Ethical reasons for avoiding incest include drawbacks for the children of the union (although in most cases the drawback is an increased chance of genetic diseases). But there is a compelling ethical reason to avoid incest even when no children result: the combination of incompatible roles. The worst combination is when a parent, who exercises authority over and responsibility for a child, has sex with the child, who tries to please the powerful parent and cannot give free consent. This is child abuse, and plainly unethical, whether God condemns it or not.
When Lot’s daughters render their father helpless through drink and then take advantage of him, are they committing elder abuse?
- Leviticus 18:22 and 20:13.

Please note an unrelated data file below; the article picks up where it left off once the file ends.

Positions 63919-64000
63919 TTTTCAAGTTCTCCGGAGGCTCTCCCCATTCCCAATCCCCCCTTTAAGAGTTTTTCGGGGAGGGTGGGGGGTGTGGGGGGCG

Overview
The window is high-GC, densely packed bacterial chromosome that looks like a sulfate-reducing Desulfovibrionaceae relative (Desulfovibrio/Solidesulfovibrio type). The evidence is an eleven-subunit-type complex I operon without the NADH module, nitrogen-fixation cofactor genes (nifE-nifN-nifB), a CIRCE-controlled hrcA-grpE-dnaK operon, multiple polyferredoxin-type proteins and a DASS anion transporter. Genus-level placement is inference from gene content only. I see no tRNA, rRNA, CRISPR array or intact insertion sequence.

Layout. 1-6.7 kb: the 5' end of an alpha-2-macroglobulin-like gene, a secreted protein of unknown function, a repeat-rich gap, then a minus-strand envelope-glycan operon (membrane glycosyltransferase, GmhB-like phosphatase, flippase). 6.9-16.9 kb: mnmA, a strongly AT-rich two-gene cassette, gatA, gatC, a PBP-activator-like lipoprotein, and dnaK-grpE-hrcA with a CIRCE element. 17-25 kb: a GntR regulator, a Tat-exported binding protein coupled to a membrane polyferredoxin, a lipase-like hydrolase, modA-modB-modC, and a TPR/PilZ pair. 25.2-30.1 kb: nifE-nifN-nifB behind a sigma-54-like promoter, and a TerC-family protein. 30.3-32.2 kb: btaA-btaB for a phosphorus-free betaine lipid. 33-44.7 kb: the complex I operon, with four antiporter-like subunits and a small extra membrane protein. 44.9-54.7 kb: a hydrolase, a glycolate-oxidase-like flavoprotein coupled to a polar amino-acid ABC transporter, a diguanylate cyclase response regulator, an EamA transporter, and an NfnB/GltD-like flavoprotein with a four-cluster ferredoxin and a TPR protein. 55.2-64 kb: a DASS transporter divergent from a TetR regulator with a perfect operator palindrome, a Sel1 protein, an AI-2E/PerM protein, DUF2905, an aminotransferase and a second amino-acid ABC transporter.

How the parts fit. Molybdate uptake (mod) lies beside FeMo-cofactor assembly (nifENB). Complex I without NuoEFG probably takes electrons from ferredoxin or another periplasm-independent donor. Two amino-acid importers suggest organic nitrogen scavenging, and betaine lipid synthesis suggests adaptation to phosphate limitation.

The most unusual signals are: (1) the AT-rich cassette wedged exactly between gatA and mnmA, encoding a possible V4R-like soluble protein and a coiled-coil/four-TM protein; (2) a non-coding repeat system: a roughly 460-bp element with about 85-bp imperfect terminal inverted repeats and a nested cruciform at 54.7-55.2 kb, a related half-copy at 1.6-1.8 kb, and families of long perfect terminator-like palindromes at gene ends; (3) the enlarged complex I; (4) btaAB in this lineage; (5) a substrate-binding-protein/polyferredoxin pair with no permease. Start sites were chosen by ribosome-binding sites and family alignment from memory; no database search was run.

- Leviticus 18:7-16, 20:11-12, 20:17, 20:19-21. Genesis 38:6-26 makes an exception to the rule about sex with one’s daughter-in-law.
- Leviticus 20:14.
- Genesis 20:12.
- Genesis 11:29. Nachor is Abraham’s brother. Subsequently Abraham’s son Isaac marries their granddaughter Rebecca, Isaac’s first cousin once removed. Then Isaac and Rebecca’s son Jacob marries Leah and Rachel, his uncle Lavan’s daughters and his own first cousins.
- Caleb is listed as “ben Yefuneh” in Numbers 13:6. Judges 1:13 says: And Otniel, ben Kenaz, the younger achi of Caleb, captured it for him, and he gave him Akhsah, his daughter, for a wife. Ben (בֶּן) = son of, male descendant of. Achi (אֲחִי) = brother of, kinsman of.
- William Davidson translation, sefaria.org.
- The names of the two sons are examples of folk etymology. Moab, Moav (מוֹאָב) in Hebrew, is explained as m- (מְ) = from + av (אָב) = father. Ben-Ammi (בֶּן־עַמִּי) means “child of Ammon” or “Ammonite”, but it is also ben (בֶּן) = child of, son of + ammi (עַמִּי) = my paternal relatives.
- See Judges 3:26-30, 11:29-33; 1 Samuel 11:1-13; 2 Samuel 8:2, 12:26-31; 2 Kings 3:4-27.